Why Your Exchange Needs Margin Trading
Of all the opportunities for cryptocurrency exchanges over the last few years, margin trading is perhaps one of the most exciting. Even as recently as 2017, BitMEX was among the only venues where cryptocurrency traders could access margin trading.
However, over recent years, driven by demand from traders, margin trading has become exponentially more popular. From late 2017 onwards, many established spot exchanges, including Binance and Huobi, started offering margin trading of cryptocurrency futures and perpetual swap contracts, effectively replicating the BitMEX business model. At the same time, new margin exchanges, such as Bybit and FTX, also entered the market.
With so many new entrants to the margin trading market in such a short space of time, it’s evident that exchange operators are eager to meet the demand for margin trading.
1. What is Margin Trading?
The concept of margin trading comes from traditional finance, where a broker will lend funds to their clients so they can open positions of a higher value than the available balance on their account. Borrowing funds magnifies the potential for gains and losses. However, traders are willing to expose themselves to the additional loss risk for the opportunity to gain from smaller movements in the price of an asset.
In the world of cryptocurrency, the exchange takes the role of the broker.
Margin and leverage are two sides of the same coin. Exchanges that provide margin trading make an offer of leverage, which can vary from anything between 5x and 200x. The trader can then select a leverage multiple based on the value of their account balance. So, for example, a trader wanting to open a position worth $100,000 with leverage of 100x would need to have an account balance, or margin, of $1,000.
When the trader opens the position, the exchange sets the liquidation price as a means of protecting against losses. The liquidation price is the value of the asset at which the exchange will liquidate the position as a means of protecting against losses.
As the asset price approaches the liquidation price in either a long or a short position, the exchange can issue a margin call to the trader. The margin call offers the trader the opportunity to protect against liquidation by increasing the value of margin.
2. What Are the Benefits of Offering Margin Trading?
For an exchange, the main benefit of offering margin trading is the potential for vastly increased trading fees. Fees charged as a percentage of the value of the trade will multiply with the leverage used.
For example, BitMEX charges a taker fee of 0.075%. However, this fee is set on the notional value of the trade. So, if a trader opens a $1,000 trade with 100x leverage, the actual cost is 7.5% of the margin value.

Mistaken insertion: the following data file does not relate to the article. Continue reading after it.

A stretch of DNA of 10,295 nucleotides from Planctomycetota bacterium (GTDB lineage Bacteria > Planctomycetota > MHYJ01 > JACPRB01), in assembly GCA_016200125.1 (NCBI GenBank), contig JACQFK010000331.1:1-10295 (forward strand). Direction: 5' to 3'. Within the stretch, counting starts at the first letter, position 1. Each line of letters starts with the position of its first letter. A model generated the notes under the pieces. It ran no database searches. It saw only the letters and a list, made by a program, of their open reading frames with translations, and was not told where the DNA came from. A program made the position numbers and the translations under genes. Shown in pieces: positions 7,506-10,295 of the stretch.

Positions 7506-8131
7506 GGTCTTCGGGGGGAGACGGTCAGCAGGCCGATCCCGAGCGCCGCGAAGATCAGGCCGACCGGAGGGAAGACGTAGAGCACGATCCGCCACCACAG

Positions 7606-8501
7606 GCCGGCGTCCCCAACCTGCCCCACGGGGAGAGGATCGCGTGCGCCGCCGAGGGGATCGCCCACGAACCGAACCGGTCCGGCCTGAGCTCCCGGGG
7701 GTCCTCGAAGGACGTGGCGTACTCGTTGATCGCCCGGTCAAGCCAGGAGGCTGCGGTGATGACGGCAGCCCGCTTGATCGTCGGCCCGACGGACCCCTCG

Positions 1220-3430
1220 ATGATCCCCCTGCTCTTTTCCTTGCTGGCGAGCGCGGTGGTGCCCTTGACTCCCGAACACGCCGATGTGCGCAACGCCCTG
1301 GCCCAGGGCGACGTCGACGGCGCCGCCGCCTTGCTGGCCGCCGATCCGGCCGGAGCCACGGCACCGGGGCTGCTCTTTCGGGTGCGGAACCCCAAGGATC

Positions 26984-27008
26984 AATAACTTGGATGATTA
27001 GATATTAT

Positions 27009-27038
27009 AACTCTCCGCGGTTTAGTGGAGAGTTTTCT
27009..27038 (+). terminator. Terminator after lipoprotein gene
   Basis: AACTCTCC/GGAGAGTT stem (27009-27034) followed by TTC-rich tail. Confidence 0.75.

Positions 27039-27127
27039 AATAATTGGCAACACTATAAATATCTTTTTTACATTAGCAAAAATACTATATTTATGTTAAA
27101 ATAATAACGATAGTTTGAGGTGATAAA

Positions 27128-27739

Bearing in mind that the trader could also exit their position with a second taker order, the exchange would make total fees of $150. Therefore, particularly for high-frequency traders, the potential profits from fees are significant.
Traders are also highly active during periods of volatility, which frequently happens in the cryptocurrency markets. For example, the Bitcoin chart below shows three significant price movements in 2020, marked by the arrows.
On the second chart, you can see that these price movements correspond to peaks in trading volume in the highly leveraged BTCUSD markets on the biggest margin trading exchanges.
Offering margin trading is also likely to attract more pro and advanced traders, who are more likely to make bigger deposits and open larger positions than retail traders.
3. What Are the Risks of Offering Margin Trading?
Just as margin trading creates more opportunities and risks for traders, exchanges should also be aware of the risks of offering margin trading. Exchanges can offset most of these risks by implementing a robust risk management system.
The exchange should clearly articulate its liquidation policy to ensure it can liquidate positions that put the company at risk of losses. Many exchanges, including BitMEX and Binance, direct a share of profits into an insurance fund, which will ensure exchanges don’t have to implement “socialized losses.” This practice involves penalizing profitable traders at the expense of their losing counterparties, which can be highly unpopular and cost an exchange in user numbers.
While periods of volatility may mean exchanges see increased volumes, this also comes with some risk, particularly if the exchange engine can’t handle a sudden influx of users and orders. Even big exchanges such as Coinbase and BitMEX have gone down during peak times. If traders can’t exit their positions quickly enough when the exchange suffers an outage, they may end up being liquidated if the price moves against them.
Price feeds are another consideration in derivatives markets. Exchanges need to ensure that the prices they’re using for tracking the value of Bitcoin and other assets are accurate and reflective of the spot prices, or traders will cry foul.
However, the risks of offering margin trading don’t outweigh the benefits, as many exchanges have discovered over recent years. Exchange operators can mitigate these risks with the right approach combining fair policy and practice toward liquidations with robust system testing and backups.
Overall, margin trading is a reliable means of expanding exchange operations into new markets, attracting more traders and increasing volume.
Skalex is currently expanding its white label exchange platform to offer margin trading. Contact us today for a demonstration of our software and what margin trading can bring to your exchange.
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